If there is a distinct bony covering of the jugular bulb and separation of the tumor from the carotid artery, the ear surgeon can inform the patient that the surgery will be limited primarily to the middle ear and not involve the blood vessels of the neck.
This is the exception in glomus tumors which arise from the middle ear and mastoid, but the usual situation in glomus jugular tumors.
The ear surgeon, the head and neck surgeon, and a neuroradiologist are all needed to remove glomus jugulare tumors. This portion of the procedure is extremely delicate and requires the close cooperation of the head and neck surgeon, ear surgeon and, in some cases, vascular and neurosurgeons. Monfared obtains a lumbar puncture or spinal tap in most patients with venous phase pulsatile tinnitus unless the diagnosis is made through an ophthalmologic examination or other causes are identified. Accordingly, other possibilities for vascular tinnitus include dehiscence (missing bone) of the jugular bulb -- an area in the skull which contains the jugular vein, and an aberrantly located carotid artery. It enters the skull through it's own foramen, courses through the medial part of the middle ear, and then rejoins the petrous ICA (Branstetter and Weissman, 2006).
Most glomus tumors are readily noted by a primary care physician’s routine examination of the ear.


The tumor itself is often identified on routine exam as being a red spot behind the eardrum.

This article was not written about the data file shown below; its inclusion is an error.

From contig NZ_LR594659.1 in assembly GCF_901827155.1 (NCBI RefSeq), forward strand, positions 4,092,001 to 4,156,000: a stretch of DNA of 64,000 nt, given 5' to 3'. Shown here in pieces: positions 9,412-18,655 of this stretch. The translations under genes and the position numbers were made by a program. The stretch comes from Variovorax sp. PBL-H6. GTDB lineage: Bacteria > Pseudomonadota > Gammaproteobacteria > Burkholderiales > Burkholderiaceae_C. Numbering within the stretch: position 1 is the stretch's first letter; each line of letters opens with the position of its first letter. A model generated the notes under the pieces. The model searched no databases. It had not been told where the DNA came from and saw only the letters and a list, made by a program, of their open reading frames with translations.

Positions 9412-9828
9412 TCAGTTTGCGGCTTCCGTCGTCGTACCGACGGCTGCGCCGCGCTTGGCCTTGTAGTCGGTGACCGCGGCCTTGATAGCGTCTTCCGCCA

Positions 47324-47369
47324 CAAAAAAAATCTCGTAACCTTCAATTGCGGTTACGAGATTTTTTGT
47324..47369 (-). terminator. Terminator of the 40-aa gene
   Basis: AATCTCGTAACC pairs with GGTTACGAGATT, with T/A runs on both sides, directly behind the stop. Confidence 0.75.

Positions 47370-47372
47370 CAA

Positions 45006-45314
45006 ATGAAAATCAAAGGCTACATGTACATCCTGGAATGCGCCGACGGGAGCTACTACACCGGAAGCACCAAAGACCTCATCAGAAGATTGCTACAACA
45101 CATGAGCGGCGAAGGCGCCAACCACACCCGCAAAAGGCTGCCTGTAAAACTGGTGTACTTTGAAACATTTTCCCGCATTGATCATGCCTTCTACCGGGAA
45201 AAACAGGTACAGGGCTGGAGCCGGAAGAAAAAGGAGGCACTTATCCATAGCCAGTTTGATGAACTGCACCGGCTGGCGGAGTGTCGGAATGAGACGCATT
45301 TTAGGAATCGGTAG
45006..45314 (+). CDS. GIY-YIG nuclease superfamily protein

If, however, there is erosion of the floor of the middle ear and jugular blub, CT scaning will provide the information. However, the larger, so-called glomus jugulare tumors, arising from the jugular vein, may be extremely vascular and are situated deep in the bone of the ear and neck. An enlarged jugular bulb on the involved side is common in persons with venous type pulsatile tinnitus. These baro receptors sense and help to regulate the oxygen pressure in the middle ear and mastoid. The size and extent of the glomus tumor of the middle ear can be well assessed by microscopic examination. In these cases, the canal wall separating the middle ear from the mastoid is generally removed when deeply invaded by tumor. The head and neck surgeon, ear surgeon and neurosurgeon, if necessary, perform a combined procedure which isolates the blood vessels in the neck. The eardrum may pulsate, if the glomus tumor is touching the under surface of the intact eardrum. Thus, the removal of the tumor from the middle ear, mastoid and neck can now be done in a single unit. In most cases, it is necessary to tie off or pack the jugular vein in the neck and the mastoid portion of the ear to prevent excessive bleeding at tumor removal.